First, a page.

From Cranbrook to the Crescent City and beyond
A few years ago at the Jazz Club, singer Maria Muldaur paused half way through a set she was performing with only one accompanist, Jon Cleary on piano. Spontaneously, she decided to drop the song she'd intended to sing and said: 'Let's hear Jon. Play Big Chief for me'.
Cleary obliged with a rendition of the Professor Longhair classic that got perhaps the biggest round of applause of the night after Midnight at the Oasis. Muldaur watched him with rapt attention and an expression that suggested that, although she'd heard this many times before, she still couldn't quite believe her ears.
Nowadays, Cleary plays piano for Bonnie Raitt, on whom he has a similar effect. Raitt says she watches from the wings and wonders why she isn't supporting him.
Most people with an interest in New Orleans music, and the tradition of piano playing that stretches back through distinguished exponents such as Dr John and Professor Longhair to Jelly Roll Morton and the roots of jazz, agree that Cleary is one of the best living keyboard men working in that area.
This is a paradox. To play in that style convincingly, you have to tap directly into the soul of the city that gave it birth - and, generally speaking, that means having been born there.
But Cleary isn't a native son, and there are few places less like New Orleans than Cranbrook, a village in Kent, southeast England, where he spent his childhood and teenage years. I know this because, although I'm about three years older than him, we both attended Cranbrook School, and I knew him slightly as a precociously talented electric guitarist with a taste for punk rock.
It wasn't all he had a taste for. After one brush too many with the local police over dope possession, Cleary was invited to discontinue his formal education early. At the age of 17, guitar in hand, he headed for the Crescent City and the sound he'd been listening to in between the Clash and the Sex Pistols.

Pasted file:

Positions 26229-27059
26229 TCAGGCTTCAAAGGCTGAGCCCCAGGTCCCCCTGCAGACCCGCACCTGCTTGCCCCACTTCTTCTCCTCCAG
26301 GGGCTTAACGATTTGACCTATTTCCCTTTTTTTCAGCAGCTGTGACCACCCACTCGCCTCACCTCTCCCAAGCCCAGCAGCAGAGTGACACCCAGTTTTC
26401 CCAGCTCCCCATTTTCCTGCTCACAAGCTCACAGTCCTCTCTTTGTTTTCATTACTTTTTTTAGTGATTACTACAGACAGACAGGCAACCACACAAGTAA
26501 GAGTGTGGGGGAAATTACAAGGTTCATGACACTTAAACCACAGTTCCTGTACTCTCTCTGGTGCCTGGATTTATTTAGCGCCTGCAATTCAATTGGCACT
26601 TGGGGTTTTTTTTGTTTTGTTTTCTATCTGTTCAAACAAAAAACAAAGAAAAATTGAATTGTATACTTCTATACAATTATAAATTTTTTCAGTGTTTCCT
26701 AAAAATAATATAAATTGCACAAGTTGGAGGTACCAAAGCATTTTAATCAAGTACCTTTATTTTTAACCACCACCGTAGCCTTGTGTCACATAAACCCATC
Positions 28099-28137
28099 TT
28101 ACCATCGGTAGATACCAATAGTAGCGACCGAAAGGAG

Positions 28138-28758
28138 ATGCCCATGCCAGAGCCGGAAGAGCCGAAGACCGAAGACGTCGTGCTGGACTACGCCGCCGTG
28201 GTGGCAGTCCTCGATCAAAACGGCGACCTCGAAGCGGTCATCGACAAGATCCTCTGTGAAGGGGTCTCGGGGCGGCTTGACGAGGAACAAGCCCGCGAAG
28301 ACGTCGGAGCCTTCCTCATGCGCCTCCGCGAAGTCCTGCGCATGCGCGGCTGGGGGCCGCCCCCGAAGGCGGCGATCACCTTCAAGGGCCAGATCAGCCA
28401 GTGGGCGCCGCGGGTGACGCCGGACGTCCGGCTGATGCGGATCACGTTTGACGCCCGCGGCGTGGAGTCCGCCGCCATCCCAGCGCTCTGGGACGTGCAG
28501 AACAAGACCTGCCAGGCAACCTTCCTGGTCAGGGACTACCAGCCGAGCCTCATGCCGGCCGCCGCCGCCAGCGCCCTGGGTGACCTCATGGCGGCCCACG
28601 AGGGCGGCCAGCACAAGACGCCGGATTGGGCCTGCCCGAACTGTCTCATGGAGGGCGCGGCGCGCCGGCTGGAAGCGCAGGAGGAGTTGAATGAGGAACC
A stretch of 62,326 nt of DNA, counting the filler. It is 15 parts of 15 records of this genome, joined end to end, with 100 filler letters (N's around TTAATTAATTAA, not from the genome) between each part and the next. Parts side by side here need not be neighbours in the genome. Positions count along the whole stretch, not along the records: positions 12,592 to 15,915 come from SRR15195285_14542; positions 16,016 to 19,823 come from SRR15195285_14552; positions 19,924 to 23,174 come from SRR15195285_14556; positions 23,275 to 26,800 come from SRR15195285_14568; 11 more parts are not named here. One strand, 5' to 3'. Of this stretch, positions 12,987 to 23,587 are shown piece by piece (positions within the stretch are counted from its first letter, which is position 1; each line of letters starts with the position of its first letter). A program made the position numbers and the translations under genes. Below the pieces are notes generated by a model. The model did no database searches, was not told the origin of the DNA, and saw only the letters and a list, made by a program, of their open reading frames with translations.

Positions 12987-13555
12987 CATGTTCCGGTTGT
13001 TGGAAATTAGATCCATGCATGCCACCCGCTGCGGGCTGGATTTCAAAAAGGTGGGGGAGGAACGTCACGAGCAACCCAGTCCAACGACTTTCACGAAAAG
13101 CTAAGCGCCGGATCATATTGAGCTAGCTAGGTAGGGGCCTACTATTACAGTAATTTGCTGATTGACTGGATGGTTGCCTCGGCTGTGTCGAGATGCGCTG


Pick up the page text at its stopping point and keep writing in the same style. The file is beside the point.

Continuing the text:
He got the city into his system the hard way. He turned up more or less broke and was willing to take any work he could get. What he found was a job painting a bar, which happened to be where the legendary James Booker was playing the piano.
Up to that point mostly a guitarist who occasionally fooled around on piano, Cleary started to take the instrument more seriously and absorbed everything he could from Booker and the other great keyboard players who worked the city's bars and clubs. Before long, the scruffy Englishman was working with Walter 'Wolfman' Washington and had become part of the town's extended family of hot players.
He and Dr John - another guitarist turned piano player - began performing occasionally as a guitar and piano duo, swapping instruments during the set. When Cleary recorded his debut CD, Alligator Lips and Dirty Rice, the cream of the city's musicians, including Meters bassist George Porter Junior turned out to help.
Since then, Cleary has managed to balance a busy career as a sideman on the road and in the studio with a solo career that's seen him develop a highly personal line in New Orleans blues funk with a strong Caribbean influence.
He has also emerged as a noteworthy songwriter. Artists who employ his formidable keyboard skills tend to find themselves cutting a few of his tunes. As a blues-based lyricist chronicling the down and dirty side of romance, his only equal now is Robert Cray.
He first worked with his regular producer John Porter, a fellow Brit with a similar liking for American roots music, on Taj Mahal's wonderful Phantom Blues album, contributing two of the best songs, Cheatin' on You and Fanning the Flames.
Raitt has also recorded Cleary compositions Fool's Game and Monkey Business, both of which appear on the Silver Lining album, on which his keyboard work also features prominently.
Now we have Cleary's own version of the latter song on his latest solo outing, backed by the formidable Absolute Monster Gentlemen, a group of seasoned New Orleans players who share his taste for funk and Cuban grooves - mixed up musical gumbo style in the best New Orleans tradition - with easy swing meeting rock'n'roll attitude. The playing is tight and the songs are for the most part short and to the point.
He's a perfectionist and has given neither himself nor his band an easy ride. This is more of a produced album than some of his earlier 'live in the studio' recordings, but it allows the compositions to shine. Got to be More Careful, Is it Any Wonder and Zulu Strut are vintage Cleary, which means they're very good, indeed.
He should be bigger than he is, and, given time, perhaps he will be. In the meantime, check this out.